The church was designated a Grade I listed building in 1957. Middleton Archaeological Society (MAS) have been investigating Clarke Brow, a public field next to St Leonard's Square, and carried out its first dig there in August and September 2013.
Tonge Hall is a grade II* listed Tudor structure badly damaged by an arson attack in 2007. Rochdale Council are now (2012) in the process of buying the property from the owner for a nominal sum with a view to restoration. The North West Building Preservation Trust, a registered charity, is likely to take over its long term maintenance.
Middleton Archaeological Society (MAS) has been undertaking research into Tonge and Tonge Hall. The first of these investigations took place in August 2012 and work is ongoing.
As of 2019, the building still stands derelict, Surrounded by supporting scaffolding. No work has been undertaken on restoration since the arson attack.
Alkrington Hall was built in 1736 and was the seat of the Lever family. Its dominant position on a wooded hillside, looks out over the Irk Valley towards Middleton. The original parkland around the hall has now been developed into high end housing.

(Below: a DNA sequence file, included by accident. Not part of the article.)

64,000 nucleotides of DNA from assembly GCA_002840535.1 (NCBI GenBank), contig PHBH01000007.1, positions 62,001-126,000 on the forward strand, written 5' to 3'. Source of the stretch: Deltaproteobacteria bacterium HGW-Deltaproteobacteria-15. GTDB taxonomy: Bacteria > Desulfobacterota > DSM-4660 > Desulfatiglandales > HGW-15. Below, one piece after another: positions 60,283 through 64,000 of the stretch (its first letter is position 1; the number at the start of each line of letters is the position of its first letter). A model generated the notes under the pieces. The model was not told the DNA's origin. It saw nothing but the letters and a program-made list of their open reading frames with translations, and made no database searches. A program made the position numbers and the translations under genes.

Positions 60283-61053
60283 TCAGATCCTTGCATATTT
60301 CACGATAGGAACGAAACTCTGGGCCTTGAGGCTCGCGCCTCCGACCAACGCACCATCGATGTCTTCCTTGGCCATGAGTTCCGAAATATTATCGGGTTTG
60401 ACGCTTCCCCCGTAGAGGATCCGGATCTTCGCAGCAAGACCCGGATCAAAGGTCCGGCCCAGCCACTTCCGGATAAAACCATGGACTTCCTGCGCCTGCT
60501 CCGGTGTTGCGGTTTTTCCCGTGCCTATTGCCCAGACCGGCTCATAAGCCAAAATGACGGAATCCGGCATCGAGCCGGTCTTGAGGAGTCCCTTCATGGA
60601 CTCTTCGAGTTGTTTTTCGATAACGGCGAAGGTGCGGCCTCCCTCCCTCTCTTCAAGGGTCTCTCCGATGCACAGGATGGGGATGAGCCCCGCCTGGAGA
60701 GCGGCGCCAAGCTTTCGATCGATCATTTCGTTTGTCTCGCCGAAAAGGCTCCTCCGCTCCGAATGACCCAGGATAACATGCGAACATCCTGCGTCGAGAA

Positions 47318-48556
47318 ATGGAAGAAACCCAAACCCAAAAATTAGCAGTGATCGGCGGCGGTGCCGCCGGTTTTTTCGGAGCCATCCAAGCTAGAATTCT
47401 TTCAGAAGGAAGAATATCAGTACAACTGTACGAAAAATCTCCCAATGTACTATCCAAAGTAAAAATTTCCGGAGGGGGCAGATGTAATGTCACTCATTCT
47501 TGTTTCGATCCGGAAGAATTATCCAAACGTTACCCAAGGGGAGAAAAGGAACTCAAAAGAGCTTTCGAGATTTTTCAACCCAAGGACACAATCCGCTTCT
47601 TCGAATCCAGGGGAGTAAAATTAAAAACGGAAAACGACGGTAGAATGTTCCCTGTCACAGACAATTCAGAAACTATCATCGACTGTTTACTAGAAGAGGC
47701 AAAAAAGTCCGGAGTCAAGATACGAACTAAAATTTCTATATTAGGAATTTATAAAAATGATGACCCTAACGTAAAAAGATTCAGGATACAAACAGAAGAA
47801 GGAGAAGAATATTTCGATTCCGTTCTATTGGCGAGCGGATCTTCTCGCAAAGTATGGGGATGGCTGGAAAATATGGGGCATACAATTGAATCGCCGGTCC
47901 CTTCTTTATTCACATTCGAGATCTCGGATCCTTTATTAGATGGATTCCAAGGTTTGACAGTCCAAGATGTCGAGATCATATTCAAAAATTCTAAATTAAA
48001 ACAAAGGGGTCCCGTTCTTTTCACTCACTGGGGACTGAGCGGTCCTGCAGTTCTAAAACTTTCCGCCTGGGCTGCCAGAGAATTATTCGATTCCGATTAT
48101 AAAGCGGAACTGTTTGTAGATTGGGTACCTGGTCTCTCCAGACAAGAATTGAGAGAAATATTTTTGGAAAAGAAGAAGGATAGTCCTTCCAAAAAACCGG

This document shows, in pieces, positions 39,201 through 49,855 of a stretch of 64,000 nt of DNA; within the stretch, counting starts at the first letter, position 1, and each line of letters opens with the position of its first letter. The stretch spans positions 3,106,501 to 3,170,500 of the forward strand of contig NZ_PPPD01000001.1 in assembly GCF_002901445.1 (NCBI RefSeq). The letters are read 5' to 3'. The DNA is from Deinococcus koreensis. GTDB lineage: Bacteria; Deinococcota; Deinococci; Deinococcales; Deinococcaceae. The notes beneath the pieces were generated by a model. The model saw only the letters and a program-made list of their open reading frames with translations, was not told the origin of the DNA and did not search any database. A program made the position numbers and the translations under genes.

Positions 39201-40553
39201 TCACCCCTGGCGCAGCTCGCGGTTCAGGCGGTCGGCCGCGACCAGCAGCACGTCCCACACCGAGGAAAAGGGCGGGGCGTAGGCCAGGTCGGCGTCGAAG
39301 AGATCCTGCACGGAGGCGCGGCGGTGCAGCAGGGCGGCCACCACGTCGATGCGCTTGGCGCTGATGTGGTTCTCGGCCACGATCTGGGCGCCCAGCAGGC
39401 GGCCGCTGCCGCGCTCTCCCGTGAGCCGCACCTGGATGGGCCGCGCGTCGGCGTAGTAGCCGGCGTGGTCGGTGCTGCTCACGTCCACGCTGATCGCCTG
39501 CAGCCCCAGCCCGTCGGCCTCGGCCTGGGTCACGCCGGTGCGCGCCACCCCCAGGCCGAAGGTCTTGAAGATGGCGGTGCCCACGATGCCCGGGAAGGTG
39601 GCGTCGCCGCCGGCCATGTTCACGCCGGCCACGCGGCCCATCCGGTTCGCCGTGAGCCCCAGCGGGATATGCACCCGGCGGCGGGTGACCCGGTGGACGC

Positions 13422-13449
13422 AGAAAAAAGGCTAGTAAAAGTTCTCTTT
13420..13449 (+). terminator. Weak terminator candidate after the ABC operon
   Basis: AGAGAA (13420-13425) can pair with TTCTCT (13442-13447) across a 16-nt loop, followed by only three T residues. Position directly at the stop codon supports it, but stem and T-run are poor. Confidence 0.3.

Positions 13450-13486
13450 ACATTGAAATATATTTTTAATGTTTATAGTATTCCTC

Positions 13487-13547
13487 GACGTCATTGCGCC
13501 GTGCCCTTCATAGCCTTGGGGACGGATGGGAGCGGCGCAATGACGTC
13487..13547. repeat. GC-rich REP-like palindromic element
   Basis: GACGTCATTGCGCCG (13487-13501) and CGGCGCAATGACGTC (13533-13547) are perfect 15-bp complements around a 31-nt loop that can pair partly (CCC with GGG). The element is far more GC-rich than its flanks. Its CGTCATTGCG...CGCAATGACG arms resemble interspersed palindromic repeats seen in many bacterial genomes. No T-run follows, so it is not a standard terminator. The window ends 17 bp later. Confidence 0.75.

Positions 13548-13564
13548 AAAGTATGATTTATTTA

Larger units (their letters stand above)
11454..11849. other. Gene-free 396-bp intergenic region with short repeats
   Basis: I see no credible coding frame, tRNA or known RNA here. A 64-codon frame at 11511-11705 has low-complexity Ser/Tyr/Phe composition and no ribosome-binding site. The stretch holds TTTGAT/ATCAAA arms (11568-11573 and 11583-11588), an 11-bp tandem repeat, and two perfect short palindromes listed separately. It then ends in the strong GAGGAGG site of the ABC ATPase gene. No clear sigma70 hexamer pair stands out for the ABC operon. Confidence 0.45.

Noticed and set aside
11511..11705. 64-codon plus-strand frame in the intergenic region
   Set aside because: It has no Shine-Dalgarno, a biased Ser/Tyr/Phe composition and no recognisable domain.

Old Boar's Head Inn
In 2005, the new Middleton Bus Station was opened to replace the old one, next to the Middleton Arndale shopping centre. The station cost £4.5 million and replaced the previous station which dated to the 1970s. The majority of services in Middleton are operated by First Greater Manchester and serve destinations including Bury, Oldham, Rochdale and Tameside. Frequent services to Manchester city centre are provided by First Greater Manchester's 17/18 overground services as well as service 163. Middleton is located close to junction 19 of the M62 motorway and, at Rhodes, junction 21 of the M60 motorway .
Mills Hill railway station is on the eastern boundary of town, one mile east of the town centre, with direct services to Rochdale, Manchester Victoria, Bolton, Wigan and Leeds. It opened in 1838 and closed in 1842, it was later re-opened in 1985 and remains in use.
Middleton railway station, near the town centre, was the terminus of a short branch line, which closed to passengers in 1964.